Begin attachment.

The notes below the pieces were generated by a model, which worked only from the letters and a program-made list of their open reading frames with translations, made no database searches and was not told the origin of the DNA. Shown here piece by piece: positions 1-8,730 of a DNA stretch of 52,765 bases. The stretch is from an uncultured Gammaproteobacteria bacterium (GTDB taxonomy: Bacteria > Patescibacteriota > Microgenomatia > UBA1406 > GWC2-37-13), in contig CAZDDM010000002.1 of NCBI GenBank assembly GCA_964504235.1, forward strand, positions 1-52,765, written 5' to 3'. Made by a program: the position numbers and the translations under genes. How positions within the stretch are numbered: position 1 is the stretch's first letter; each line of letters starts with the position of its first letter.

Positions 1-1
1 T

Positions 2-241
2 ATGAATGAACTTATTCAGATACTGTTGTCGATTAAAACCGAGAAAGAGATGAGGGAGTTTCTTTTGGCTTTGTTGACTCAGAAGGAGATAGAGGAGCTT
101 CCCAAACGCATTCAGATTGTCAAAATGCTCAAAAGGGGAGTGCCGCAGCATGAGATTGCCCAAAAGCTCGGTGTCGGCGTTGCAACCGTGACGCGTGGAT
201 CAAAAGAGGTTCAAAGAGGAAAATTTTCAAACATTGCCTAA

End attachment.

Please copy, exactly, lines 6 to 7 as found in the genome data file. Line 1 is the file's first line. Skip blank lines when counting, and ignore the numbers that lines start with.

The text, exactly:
101 CCCAAACGCATTCAGATTGTCAAAATGCTCAAAAGGGGAGTGCCGCAGCATGAGATTGCCCAAAAGCTCGGTGTCGGCGTTGCAACCGTGACGCGTGGAT
201 CAAAAGAGGTTCAAAGAGGAAAATTTTCAAACATTGCCTAA